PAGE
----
On the Dales trail of a true pioneer

Chris Jesty, the man charged with revising Wainwright's walking guides to the Dales, didn't know the area before he began his epic mission, but quickly fell in love with Dentdale.
Chris Jesty, the man charged with revising Wainwright's walking guides to the Dales, didn't know the area before he began his epic mission, but quickly fell in love with Dentdale.
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The celebrated Lake District author Alfred Wainwright wrote just one walking guide to the Yorkshire Dales. Now, for the first time in over 40 years, it has been completely revised. Roger Ratcliffe talks to the man charged with following in his footsteps.

Yorkshire’s limestone country is a land full of surprises, wrote Alfred Wainwright. But unlike the lavishly displayed beauty around his Lakeland home the delights of the Dales have to be sought on foot. “Its charms are shyly hidden. Those who seek and find them are often enslaved. Yet few visitors come looking: the moors and the wild places remain quiet. The curlew cries and the lark sings, but there are few wanderers afoot to hear their call.”

Chris Jesty at the entrance to Lost John's Cave on Leck Fell, near Ireby.

Chris Jesty at the entrance to Lost John's Cave on Leck Fell, near Ireby.

That may have been the case when he penned those typically poetic words back in 1970, but these days visit somewhere like Malham Cove on a fine weekend and you’ll see as many people milling around as you would in Piccadilly Circus. Meanwhile Walks in Limestone Country, the book containing Wainwright’s paean to the Dales, has racked up more than 100,000 sales to become the best-selling Yorkshire walking guide of all time. Also the most-loved, on Desert Island Discs it was the comedian and folk singer Mike Harding’s choice of book to read on the fabled island. But it has long been out of date, as has the companion volume, Walks on the Howgill Fells, published in 1972 and covering adjacent hills to the north of Dentdale. Although these landscapes look as though they never change that’s not the case with footbridges and footpaths, walls and fences, gates and stiles, so much so that both books have finally been revised for a new generation of walkers.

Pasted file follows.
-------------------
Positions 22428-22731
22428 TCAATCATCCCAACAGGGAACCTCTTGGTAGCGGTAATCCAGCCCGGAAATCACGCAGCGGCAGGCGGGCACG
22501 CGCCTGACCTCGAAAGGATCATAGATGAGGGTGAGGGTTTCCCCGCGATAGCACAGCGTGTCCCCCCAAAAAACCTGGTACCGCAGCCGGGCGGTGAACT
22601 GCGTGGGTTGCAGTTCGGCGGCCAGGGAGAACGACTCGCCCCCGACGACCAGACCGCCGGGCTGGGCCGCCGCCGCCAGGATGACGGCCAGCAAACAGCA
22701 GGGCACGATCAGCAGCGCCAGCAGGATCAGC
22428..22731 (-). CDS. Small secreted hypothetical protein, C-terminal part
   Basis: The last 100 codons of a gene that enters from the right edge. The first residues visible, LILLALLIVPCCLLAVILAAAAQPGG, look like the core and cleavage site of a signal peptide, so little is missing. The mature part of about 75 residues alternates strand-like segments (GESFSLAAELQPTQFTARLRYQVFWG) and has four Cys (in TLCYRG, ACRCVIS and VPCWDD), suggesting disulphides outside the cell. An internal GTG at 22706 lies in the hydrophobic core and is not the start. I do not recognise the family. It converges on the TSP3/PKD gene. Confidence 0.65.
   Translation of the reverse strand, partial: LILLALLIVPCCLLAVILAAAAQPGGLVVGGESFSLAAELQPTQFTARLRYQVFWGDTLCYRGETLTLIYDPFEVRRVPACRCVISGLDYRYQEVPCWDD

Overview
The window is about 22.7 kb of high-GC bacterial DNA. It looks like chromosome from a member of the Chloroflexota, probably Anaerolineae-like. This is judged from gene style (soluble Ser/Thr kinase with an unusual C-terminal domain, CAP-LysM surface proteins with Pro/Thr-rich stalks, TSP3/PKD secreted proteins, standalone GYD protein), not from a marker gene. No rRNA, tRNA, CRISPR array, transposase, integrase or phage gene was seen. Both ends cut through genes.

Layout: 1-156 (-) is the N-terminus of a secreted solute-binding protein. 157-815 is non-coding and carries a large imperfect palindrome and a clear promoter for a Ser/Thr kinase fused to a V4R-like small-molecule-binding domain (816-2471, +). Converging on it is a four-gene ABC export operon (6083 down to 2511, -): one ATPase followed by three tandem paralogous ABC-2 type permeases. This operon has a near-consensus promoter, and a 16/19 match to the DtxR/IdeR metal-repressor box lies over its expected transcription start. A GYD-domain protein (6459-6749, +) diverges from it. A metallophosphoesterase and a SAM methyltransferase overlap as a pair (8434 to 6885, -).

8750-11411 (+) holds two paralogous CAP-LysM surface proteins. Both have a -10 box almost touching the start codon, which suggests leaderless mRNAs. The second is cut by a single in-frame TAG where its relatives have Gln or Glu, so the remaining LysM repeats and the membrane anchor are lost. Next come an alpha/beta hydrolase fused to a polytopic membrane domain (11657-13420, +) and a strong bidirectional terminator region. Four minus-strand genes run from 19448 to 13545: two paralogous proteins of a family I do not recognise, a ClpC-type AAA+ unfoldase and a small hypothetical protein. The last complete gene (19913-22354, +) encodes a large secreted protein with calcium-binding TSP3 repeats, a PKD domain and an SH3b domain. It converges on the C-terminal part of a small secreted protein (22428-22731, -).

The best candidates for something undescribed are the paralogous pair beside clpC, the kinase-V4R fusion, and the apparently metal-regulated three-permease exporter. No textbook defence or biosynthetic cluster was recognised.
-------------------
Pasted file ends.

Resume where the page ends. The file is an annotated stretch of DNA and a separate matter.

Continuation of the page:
Wainwright died in 1991 at the age of 84, and for decades he was an enigmatic – even a cult – figure because of his unique handwritten Pictorial Guides to the Lakeland Fells which began appearing in 1955. After retiring as Borough Treasurer of Kendal he had become reclusive, but in the late 1980s he was enticed into the limelight for a brief period of TV fame. So far, his Lakeland guides have sold well over two million copies.

The person given the epic job of following in Wainwright’s footsteps was Chris Jesty, an Ordnance Survey-trained cartographer and former taxi driver. Jesty was anointed by Wainwright himself as the one to revise his books, but with the stipulation that nothing be published while he was still alive. The first of the seven-volume Lakeland guides began appearing in 2005, followed by further books on the outlying fells, the Pennine Way and Coast to Coast Walk. Computer software allowed the author’s distinctive handwriting to be digitised into a font, making Jesty’s numerous revisions barely noticeable against the original text.

As did Wainwright, Jesty lives in Kendal. However, he admits to hardly knowing the Yorkshire Dales before his revision of Walks in Limestone Country. The work has left him with a love of Dentdale, on the far western edge of the National Park, he says, and a particular liking for waterfalls. He was impressed by 40ft-high Scaleber Force, near Settle, the series of water leaps known as Cautley Spout in the Howgills, and was especially taken by the famous Ingleton waterfalls walk.